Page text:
The Budapest Fellowship Program offers American scholars and professionals the opportunity to learn about Hungarian history and culture. The goal of the program is to cultivate the next generation of American policy professionals and equip them with a thorough understanding of Central and Eastern Europe (CEE) and Hungary.
Kelli Buzzard participated in the Budapest Fellowship Program from 2021-2022. During the fellowship, Kelli gained deep cultural experiences with intensive Hungarian language education. She conducted her own independent research project on the intersection of faith, culture, and public policy at her host institution, Matthias Corvinus Collegium (MCC).
In this interview, Kelli Buzzard tells us about her experience as a Budapest Fellow. She shares her perspective on the research project and the valuable knowledge she gained through the program. Kelli also provides her tips for prospective applicants interested in the Budapest Fellowship Program.
Tell us about your background and professional journey. What led you to the Budapest Fellowship Program?
The big ideas of life–God, truth, beauty, goodness–have always captured my moral imagination. Growing up, my mom instilled in me a love of art, music, theology, and culture, and my dad sparked in me a love of taking risks, working hard, and seeking adventure. Between high school and college, I tapped into lessons learned from both parents when I lived and worked in Central Europe and Japan. Entering college after that “gap year,” I knew I wanted to learn more about the world and develop skills to help people, so I studied history and communications. Upon graduation, I worked in a campus student ministry, first in the US and then internationally. I loved almost every minute of my work, but after several busy years, I needed to refresh my soul with learning, so I studied for an MA in Philosophical Theology and, later, an MA in the Great Books.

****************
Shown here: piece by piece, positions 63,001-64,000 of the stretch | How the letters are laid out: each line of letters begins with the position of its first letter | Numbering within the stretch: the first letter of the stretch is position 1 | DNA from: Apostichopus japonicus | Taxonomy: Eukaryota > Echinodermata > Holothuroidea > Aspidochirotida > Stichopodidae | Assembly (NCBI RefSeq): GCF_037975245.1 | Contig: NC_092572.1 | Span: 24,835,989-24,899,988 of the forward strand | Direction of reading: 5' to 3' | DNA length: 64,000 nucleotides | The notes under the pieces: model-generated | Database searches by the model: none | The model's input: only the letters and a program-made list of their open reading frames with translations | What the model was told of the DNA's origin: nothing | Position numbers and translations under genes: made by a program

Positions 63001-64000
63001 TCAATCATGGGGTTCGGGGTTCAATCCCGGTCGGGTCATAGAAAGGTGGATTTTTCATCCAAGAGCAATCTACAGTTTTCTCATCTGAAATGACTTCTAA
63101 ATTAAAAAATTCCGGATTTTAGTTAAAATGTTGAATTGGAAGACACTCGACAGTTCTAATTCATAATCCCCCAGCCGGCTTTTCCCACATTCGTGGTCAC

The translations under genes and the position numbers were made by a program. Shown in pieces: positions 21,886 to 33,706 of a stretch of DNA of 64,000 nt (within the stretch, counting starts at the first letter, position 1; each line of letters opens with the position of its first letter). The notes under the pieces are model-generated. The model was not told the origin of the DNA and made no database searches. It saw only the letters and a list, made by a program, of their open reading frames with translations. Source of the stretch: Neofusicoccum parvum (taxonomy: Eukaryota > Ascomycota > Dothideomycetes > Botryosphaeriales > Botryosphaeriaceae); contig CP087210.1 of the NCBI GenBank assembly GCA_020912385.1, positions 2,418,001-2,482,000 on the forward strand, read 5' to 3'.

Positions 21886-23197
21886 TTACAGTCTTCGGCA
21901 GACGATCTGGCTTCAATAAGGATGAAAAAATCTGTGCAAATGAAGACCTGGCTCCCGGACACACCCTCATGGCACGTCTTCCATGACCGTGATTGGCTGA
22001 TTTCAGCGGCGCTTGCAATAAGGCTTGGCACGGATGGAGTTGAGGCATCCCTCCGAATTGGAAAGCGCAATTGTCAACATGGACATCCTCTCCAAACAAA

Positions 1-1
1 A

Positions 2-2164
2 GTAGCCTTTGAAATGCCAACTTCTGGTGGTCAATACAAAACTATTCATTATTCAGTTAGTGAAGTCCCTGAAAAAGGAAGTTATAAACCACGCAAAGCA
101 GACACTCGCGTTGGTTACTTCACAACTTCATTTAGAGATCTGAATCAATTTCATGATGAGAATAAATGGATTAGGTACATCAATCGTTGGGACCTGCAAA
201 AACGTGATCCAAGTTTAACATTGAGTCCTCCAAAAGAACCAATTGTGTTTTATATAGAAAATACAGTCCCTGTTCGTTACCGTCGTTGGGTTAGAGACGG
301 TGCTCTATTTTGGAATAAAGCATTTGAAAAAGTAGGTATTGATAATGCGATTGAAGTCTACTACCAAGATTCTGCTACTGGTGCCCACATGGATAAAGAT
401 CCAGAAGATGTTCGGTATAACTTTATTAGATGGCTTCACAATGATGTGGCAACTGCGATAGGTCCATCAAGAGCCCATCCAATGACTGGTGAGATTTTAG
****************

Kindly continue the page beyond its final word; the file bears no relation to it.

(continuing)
By 2021, when I discovered the Budapest Fellowship Program (BFP), the pandemic was underway in Western Washington State, where I’m from. I had been teaching school for several years, but when the Covid lockdowns hit, and schools went online indefinitely, I knew I needed a change.
I found the BFP opportunity online and was immediately impressed. I had never heard of a 10-month, fully funded professional fellowship of its kind, least of all, located in Budapest, one of Europe’s great cities. So I developed a proposal to study Hungary’s “historical churches” in the context of historical and cultural change, and it was approved. Within weeks of acceptance, I headed for the adventure of a lifetime.
However, little did I know just how special the BFP is. The program combines deep cultural learning with intensive Hungarian language study, weekly lectures on various topics, visits to charming towns and cities, private film screenings, and engaging book studies. It also allows fellows to participate in a host institution with a professional mentor and network, publish and teach within their research area.
Can you describe what a week in the life of a fellow is like in the Budapest Fellowship program? How did this opportunity allow you to advance your career and expand your professional network?